Their voices are as soft as girls' in friendship; and in conversation, it is more musical than the Italian. We have heard chanting with which we might compare it — but it cannot well be described. Their war-whoop, on the contrary, is in the full sense of the word frightful, to one not accustomed to it. They give two or three loud, shrill yelps, and then flutter their tongues as if they were literally as malicious men have described certain angels, with tongues 'loose at both ends.' We hear much of the gravity of the Indian character; but this only exists upon the surface, and when they are with strangers, before whom they wish to support their dignity — for truly they are the proudest people under heaven. But when they may indulge their risible propensities, no trifle is too small to convulse them with laughter. We were one day sailing with a couple of them in a sail-boat, huilt after the manner in which they are usually constructed here at the North, to steer with a rudder and tiller; and every time we turned in tacking, they burst out into the most ungovernable mirth, until at length, finding nothing to cause their sport, we asked them the reason, when they said, we 'steered our horse by the tail, instead of the head.1 Such ludicrous conceits are constantly arising in their minds; and with some of them we soon became so accustomed to jest, that they never met us but with a broad smile upon their countenances. To us the predominant traits of the Indian character appeared to be, a love of sport, or extreme pride. Had they possessed more of the comforts of life, and one suiting our fastidious taste for a help-meet, possibly we should never have sought the white race again, with its frequent meannesses of competition, and often utter heartlessness. But their women are not handsome, nor have they any poetry or literature to raise their thoughts and feelings above the sad realities of life.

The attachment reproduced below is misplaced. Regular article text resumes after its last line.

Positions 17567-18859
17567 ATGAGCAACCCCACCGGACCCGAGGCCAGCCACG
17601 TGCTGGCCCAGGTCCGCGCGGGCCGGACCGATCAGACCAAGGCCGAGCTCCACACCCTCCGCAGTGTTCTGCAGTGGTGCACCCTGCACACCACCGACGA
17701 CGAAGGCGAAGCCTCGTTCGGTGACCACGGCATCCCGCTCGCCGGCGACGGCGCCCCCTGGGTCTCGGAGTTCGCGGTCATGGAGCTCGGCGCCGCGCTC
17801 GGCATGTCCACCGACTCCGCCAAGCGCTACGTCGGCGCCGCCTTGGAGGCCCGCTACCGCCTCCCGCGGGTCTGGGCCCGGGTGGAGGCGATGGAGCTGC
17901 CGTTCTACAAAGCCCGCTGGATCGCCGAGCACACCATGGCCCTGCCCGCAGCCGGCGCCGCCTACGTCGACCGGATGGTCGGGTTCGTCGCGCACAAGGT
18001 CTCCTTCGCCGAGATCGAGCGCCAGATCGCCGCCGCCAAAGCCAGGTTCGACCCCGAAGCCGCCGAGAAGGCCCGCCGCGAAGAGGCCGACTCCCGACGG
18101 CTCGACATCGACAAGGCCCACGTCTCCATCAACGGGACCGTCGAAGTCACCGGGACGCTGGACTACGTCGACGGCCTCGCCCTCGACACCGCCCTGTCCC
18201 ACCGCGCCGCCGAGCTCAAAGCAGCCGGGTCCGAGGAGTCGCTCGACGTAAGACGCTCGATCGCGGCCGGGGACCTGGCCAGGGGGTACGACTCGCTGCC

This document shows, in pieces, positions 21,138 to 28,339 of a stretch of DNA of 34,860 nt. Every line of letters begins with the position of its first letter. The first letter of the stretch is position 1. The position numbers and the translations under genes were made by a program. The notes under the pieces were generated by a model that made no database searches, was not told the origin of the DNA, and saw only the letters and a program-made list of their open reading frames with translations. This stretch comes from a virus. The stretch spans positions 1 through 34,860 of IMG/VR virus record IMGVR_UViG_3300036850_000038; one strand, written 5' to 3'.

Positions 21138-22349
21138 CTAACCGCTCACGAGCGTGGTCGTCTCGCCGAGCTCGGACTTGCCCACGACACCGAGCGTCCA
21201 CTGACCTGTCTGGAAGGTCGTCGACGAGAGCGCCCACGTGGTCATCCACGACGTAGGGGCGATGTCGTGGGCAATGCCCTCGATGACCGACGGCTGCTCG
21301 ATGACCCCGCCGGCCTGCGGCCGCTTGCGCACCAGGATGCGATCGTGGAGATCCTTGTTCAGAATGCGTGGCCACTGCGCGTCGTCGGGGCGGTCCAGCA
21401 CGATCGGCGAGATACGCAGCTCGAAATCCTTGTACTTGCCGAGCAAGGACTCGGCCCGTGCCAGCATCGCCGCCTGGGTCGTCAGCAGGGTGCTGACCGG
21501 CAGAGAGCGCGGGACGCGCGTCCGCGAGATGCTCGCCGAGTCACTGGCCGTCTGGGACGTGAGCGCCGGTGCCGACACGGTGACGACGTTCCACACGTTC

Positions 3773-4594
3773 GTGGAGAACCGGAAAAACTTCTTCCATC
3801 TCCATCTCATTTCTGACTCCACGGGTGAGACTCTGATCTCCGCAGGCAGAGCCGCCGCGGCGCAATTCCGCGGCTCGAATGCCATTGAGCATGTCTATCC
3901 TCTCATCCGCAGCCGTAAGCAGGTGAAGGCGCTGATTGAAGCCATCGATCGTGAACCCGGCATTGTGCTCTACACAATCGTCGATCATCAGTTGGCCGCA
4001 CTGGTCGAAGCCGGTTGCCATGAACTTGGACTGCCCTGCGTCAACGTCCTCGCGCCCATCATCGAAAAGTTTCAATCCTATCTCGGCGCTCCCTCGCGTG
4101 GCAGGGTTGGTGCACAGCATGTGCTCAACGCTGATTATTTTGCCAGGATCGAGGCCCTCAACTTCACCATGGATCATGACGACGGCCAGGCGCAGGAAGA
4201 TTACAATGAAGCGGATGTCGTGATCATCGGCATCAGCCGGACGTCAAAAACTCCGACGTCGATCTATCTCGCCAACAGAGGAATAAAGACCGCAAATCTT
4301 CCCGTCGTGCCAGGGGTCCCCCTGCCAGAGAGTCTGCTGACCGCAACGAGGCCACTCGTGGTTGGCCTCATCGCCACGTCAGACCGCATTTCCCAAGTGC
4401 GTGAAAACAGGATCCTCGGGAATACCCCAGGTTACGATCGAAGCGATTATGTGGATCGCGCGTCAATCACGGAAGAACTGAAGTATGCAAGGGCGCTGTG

We can find but little among white men save great fish striving with might and main to chase down smaller or weaker fry, to devour them. Nothing, scarcely, is presented in its true light. Great things are made to appear small, or left entirely unnoticed, and little things are made to appear great. Even the noble-hearted Indian becomes like a dirty, caged animal of the menagerie, and loses all his native gloss, by mixing with white men. The very life-blood of the heart becomes a matter of calculation. The rich make themselves richer by any system of well-covered fraud they can devise, and render the poor as much poorer as they can; and when at length they force them, through misery, to declare there is no God in Heaven to do justice to the poor laborer on earth, and the oppressed arise in their might, the oppressor cries: 'Behold the fruits of infidelity!' This is white man's justice. We repeat it, this is the white man's justice, for which we profess but small affection — and truth to say, we love not the Indian's very much, either. He maltreats his favorite dog, a cardinal and inexcusable offence; and when one of his own color chances to acquire a greater influence, by reason of superior eloquence or genius, he is calmly sentenced to be shot. This, however, is better than the fate of many eminent geniuses among white men. They are but too often praised only when it cannot be avoided; while their unavoidable struggles not unfrequently take from them all the pleasures of existence; a cold memorial, when the spirit has departed, being their untimely and only reward.